Prima Pagina Apple Safari a fost unul dintre cele mai bine pazite secrete ale Apple...

Safari a fost unul dintre cele mai bine pazite secrete ale Apple la inceputul anilor 2000

Safari

  V-am spus anul trecut cum a fost ales numele browserului Safari pentru OS X, iar acum omul care s-a ocupat de dezvoltarea intregului proiect ne spune cum a fost tinut totul secret. La sfarsitul anilor ’90 Don Melton a fost ales pentru a conduce echipa care urma sa dezvolte Safari, browserul fiind initial deghizat intr-o versiune a Internet Explorer pentru Mac. Echipa care urma sa dezvolte proiectul nu a stiut la ce lucreaza pana in momentul in care a acceptat provocarea si desigur ca ea era ascunsa intr-una dintre cladirile campusului Apple din Cupertino.

For much of the time we spent developing Safari — long before it was called by that name — it pretended to be Microsoft Internet Explorer. Specifically, Internet Explorer for Mac, which Apple had provided with the OS since 1998. Not only was I tasked by Scott Forstall with building a browser and building a team to build that browser, I had to keep the whole damn project a secret. Which, by the way, really complicated the shit out of hiring most of the original team since I couldn’t tell them what they were working on until they took the job. 

  Chiar daca echipa era ascunsa si nimeni nu vorbea despre browser, lumea putea afla tot ceea ce dezvolta Apple prin simpla analizare a logurilor serverelor pe care erau hostate website-urile vizitate de catre membrii echipei. Pentru a evita acest lucru, Safari a fost “deghizat” initial in Internet Explorer si mai apoi in Firefox-ul celor de la Mozilla, totul pentru a tine proiectul secret pana in 2003 cand Steve Jobs a prezentat oficial Safari pentru OS X in cadrul unei conferinte Apple.

When a Web browser fetches a page from a Web server, the browser identifies itself to that server with a user agent string — basically its name, version, platform, etc. The browser also gives the server an IP address so the server knows where to return the page. This exchange not only makes the Web work, it also allows the server to tell who is using what browser and where they’re using it. Back around 1990, some forward-thinking IT person secured for Apple an entire Class A network of IP addresses. That’s right, Apple has 16,777,216 static IP addresses. And because all of these addresses belong together — in what’s now called a “/8 block” — every one of them starts with the same number. In Apple’s case, the number is 17. IP address 17.149.160.49? That’s Apple. 17.1.2.3? Yes, Apple.17.18.19.20? Also, Apple. 17.253.254.255? Apple, dammit!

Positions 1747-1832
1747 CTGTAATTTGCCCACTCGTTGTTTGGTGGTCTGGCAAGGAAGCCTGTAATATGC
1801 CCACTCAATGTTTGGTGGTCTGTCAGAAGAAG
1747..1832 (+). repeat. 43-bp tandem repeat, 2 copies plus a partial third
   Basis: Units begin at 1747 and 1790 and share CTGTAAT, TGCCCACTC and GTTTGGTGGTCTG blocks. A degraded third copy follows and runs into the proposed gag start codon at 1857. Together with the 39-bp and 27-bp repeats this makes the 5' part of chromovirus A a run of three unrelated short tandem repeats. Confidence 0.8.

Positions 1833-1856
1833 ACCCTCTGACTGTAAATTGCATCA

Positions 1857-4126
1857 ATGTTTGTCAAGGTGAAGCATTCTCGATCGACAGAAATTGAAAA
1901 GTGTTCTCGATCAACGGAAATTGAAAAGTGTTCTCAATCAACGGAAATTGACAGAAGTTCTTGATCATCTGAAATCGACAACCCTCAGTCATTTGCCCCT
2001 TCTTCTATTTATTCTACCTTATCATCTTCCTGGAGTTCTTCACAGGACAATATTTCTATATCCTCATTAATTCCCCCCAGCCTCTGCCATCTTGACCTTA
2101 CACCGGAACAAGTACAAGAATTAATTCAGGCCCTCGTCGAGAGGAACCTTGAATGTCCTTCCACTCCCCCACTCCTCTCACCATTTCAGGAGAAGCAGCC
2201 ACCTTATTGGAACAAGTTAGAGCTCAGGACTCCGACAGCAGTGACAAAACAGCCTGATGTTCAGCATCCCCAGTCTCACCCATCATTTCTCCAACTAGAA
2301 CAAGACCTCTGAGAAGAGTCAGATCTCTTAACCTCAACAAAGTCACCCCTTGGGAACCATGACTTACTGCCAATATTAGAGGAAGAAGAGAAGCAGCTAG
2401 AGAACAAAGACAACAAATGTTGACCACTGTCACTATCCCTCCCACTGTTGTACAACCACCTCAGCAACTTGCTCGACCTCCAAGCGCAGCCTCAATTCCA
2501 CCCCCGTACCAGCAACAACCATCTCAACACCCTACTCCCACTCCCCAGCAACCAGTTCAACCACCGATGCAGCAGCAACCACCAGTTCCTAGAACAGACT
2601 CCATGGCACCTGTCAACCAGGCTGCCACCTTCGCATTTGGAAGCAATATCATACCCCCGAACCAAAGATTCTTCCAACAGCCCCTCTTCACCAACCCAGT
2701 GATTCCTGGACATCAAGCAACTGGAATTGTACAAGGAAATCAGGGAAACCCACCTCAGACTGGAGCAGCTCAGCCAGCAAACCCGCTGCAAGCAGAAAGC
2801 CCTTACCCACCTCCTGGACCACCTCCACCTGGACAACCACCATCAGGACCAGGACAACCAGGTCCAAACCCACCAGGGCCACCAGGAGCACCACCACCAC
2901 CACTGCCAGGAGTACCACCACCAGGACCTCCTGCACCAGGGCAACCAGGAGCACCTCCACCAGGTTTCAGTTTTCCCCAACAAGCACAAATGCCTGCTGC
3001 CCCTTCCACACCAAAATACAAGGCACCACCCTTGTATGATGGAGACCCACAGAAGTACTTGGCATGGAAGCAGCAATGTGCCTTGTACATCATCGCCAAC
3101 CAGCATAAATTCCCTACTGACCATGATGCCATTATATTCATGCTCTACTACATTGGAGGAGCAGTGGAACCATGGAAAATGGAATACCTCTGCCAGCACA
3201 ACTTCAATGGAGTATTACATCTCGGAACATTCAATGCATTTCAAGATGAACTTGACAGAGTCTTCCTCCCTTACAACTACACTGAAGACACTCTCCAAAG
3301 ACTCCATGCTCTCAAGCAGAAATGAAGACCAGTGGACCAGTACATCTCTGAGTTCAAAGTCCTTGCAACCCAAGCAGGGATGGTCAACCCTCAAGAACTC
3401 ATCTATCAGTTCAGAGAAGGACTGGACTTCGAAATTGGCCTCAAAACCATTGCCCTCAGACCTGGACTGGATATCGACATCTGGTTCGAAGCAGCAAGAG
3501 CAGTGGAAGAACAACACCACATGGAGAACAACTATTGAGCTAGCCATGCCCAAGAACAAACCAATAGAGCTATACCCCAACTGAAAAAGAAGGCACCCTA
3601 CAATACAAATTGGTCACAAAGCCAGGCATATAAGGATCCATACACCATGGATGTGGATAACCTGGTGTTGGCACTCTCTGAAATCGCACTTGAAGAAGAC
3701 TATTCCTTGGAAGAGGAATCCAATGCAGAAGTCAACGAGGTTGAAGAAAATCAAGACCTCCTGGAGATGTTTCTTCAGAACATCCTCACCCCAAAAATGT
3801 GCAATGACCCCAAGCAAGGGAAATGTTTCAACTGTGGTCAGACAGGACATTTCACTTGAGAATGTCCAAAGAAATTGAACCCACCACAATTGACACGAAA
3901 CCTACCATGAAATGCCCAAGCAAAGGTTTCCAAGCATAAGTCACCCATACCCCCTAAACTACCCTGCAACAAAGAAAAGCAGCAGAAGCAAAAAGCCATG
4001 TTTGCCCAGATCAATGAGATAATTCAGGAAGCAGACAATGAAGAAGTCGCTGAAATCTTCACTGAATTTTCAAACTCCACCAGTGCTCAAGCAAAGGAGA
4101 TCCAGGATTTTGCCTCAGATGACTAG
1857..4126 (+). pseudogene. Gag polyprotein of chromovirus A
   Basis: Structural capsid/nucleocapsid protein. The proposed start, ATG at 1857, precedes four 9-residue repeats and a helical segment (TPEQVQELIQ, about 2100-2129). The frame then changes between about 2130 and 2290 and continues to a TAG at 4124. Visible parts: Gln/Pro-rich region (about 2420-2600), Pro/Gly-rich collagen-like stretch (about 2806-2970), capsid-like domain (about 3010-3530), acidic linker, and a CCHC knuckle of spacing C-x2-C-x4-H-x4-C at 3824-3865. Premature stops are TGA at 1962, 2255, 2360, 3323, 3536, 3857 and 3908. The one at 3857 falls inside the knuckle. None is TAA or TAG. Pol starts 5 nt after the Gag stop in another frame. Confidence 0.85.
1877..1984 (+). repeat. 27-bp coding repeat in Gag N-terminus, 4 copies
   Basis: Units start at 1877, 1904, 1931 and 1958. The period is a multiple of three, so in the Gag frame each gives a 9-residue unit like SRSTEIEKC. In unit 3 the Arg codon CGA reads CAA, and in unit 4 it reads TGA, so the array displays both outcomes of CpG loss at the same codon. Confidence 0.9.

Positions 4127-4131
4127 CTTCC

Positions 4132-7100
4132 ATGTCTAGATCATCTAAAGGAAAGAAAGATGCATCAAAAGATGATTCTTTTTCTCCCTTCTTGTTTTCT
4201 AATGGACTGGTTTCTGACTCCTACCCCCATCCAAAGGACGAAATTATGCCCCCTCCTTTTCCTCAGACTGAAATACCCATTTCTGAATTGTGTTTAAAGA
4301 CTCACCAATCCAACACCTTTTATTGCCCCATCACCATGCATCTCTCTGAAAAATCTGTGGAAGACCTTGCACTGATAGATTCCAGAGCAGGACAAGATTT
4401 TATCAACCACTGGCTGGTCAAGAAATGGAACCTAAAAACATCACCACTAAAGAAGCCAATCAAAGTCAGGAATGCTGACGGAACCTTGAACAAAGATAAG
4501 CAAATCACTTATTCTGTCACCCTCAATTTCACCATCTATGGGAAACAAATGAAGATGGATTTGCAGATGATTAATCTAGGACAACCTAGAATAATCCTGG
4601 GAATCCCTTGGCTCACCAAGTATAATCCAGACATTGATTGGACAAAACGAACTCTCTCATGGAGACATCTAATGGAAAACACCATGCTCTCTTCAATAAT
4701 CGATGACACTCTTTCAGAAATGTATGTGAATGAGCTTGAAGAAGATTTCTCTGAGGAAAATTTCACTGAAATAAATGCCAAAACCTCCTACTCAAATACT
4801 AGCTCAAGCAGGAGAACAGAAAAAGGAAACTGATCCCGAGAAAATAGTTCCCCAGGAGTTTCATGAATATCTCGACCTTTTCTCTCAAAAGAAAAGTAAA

In ciuda faptului ca Apple are inregistrata pe numele sau o intreaga clasa de IP-uri si oricine poate vedea extrem de usor cand un angajat Apple le viziteaza website-ul, browser-ul se identifica la website-uri folosind identificatorii altor browsere disponibile atunci. In acest mod echipa a reusit sa tina totul secret pe perioada testarilor, masurile luate de ei fiind probabil utilizate astazi pentru alte proiecte similare.

Even though we operated the project like some CIA black op — with loyalty oaths and all — we couldn’t let Safari be “Safari” when we used it on the Apple campus network. Otherwise, some Web server administrator somewhere might be scanning their log files and notice the connection between user agent string and IP address origin. Then the big surprise Steve Jobs wanted to unveil at MacWorld on January 7, 2003, would be shot. So we hid my cleverly designed Safari user agent string whenever we were at Apple. And I say “my” because that’s actually one of the few pieces of code in Safari and WebKit that I can 1) claim to have designed and 2) is still actually in the source. Thank God my engineering team removed or refactored all my other hacks. I hired good people.